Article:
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A native and an introduced parasitoid utilize an exotic gall-maker host
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Dryocosmus kuriphilus (Hymenoptera: Cynipidae) is non-native to North America and induces formation of galls on petioles and leaves of all chestnut (Castanea spp., Fagales: Fagaceae). We investigated the interactions between the gall wasp D. kuriphilus, a native parasitoid, Ormyrus labotus (Hymenoptera: Ormyridae), and a non-native parasitoid, Torymus sinensis (Hymenoptera: Torymidae). Galls were collected monthly from May to August and in January from four locations in the United States consisting of orchard-grown hybrid chestnuts (Hiram, OH and Meadowview, VA), suburban-grown ornamental Chinese chestnuts (C. mollissima) (Broadview Heights, OH), or forest-grown American chestnuts (C. dentata) (Bowling Green, KY). Parasitoids were removed from galls and T. sinensis and O. labotus were identified using PCR-markers. The relative abundance of each parasitoid was compared in relation to collection date, habitat, presence of alternative hosts, and gall characteristics. T. sinensis was collected from each location and date, and was dominant in the orchard and suburban locations. However, relatively more O. labotus were collected within the forest, which had significant oak component and alternative cynipid hosts. O. labotus was only collected in spring and early summer, indicating the use of different summer and winter hosts. Observations suggest that in addition to parasitizing D. kuriphilus, O. labotus hyperparasitizes T. sinensis. T. sinensis has a longer ovipositor than O. labotus, and parasitized larger galls. This study improves our understanding of interactions between an invasive gall wasp, an introduced parasitoid, and native parasitoids, and illustrates novel relationships that may form as exotic species expand their geographic range.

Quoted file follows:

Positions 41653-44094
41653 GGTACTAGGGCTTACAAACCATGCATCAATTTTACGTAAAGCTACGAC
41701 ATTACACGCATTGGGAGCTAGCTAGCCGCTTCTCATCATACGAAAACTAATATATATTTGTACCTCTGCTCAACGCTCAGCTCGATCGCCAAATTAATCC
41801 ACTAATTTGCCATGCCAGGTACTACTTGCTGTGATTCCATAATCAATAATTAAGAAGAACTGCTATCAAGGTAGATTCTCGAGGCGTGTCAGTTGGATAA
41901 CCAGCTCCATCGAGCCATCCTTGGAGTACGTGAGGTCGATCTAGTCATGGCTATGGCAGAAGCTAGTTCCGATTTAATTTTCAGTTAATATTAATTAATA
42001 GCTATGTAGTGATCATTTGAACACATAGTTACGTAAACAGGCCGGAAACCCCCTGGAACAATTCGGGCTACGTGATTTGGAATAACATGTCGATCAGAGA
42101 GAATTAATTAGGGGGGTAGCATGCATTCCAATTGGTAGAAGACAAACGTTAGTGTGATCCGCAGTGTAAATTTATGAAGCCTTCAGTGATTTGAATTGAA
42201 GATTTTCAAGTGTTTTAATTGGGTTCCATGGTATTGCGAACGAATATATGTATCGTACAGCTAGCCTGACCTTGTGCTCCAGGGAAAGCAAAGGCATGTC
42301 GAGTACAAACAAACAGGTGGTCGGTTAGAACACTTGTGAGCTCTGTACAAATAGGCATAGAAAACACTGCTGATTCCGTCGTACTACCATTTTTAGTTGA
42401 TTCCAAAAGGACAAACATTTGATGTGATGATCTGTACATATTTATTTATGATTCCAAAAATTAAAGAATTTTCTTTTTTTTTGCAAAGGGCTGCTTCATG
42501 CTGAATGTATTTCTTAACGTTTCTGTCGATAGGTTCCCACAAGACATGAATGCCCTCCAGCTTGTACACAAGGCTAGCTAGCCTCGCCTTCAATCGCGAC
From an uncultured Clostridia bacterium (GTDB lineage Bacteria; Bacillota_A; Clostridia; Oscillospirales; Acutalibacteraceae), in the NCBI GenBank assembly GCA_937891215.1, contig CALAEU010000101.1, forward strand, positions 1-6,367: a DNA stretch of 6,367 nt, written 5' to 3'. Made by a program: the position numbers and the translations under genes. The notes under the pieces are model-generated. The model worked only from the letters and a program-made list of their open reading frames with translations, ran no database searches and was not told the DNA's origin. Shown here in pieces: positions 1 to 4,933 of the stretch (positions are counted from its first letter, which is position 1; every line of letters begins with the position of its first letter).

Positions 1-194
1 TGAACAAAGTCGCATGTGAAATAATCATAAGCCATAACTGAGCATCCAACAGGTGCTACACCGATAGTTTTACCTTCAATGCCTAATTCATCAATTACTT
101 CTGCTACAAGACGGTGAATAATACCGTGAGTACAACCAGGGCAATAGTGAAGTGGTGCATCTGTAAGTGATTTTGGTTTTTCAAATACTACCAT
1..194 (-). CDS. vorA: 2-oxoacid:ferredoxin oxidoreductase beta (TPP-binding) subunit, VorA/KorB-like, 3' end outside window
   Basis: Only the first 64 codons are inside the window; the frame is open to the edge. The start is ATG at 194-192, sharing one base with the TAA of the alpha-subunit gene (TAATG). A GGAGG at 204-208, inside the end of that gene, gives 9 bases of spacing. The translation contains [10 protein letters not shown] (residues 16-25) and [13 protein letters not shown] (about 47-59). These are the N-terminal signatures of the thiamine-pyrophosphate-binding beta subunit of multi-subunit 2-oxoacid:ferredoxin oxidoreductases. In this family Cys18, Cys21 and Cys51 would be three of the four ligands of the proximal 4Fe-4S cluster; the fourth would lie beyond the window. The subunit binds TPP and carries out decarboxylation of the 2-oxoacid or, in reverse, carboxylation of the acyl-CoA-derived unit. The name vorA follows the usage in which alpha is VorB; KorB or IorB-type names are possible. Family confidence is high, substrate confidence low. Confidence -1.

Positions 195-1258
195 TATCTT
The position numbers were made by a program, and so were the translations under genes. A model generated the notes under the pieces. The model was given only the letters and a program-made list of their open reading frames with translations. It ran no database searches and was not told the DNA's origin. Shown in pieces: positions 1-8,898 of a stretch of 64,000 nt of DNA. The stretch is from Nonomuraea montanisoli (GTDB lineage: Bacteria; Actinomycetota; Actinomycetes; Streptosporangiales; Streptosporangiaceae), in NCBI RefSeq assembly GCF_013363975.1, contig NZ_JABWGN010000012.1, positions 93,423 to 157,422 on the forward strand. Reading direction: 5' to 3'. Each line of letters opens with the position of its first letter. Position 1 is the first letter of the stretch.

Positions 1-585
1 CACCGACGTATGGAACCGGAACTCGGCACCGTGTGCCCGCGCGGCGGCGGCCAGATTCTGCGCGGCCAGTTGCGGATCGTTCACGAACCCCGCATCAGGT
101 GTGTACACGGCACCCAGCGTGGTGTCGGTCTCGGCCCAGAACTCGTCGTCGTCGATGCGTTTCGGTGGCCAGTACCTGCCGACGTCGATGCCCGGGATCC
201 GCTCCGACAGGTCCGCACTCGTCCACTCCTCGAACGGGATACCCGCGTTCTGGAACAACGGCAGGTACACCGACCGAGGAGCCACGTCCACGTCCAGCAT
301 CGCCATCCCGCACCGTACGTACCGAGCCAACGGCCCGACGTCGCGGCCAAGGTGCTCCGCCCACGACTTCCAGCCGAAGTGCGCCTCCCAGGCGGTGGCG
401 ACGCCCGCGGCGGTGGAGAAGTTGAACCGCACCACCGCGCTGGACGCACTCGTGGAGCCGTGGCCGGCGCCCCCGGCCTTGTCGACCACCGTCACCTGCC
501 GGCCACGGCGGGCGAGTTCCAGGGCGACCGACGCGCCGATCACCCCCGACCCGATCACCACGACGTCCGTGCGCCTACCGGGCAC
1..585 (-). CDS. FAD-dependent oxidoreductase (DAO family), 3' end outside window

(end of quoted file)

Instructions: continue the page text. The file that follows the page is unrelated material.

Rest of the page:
W. Rodney Cooper
Lynne K. Rieske
Batch:211 annotated on 2013-05-09T08:32:52Z
BioControl 2011 10 v.56 no.5
Journal Articles, USDA Authors, Peer-Reviewed
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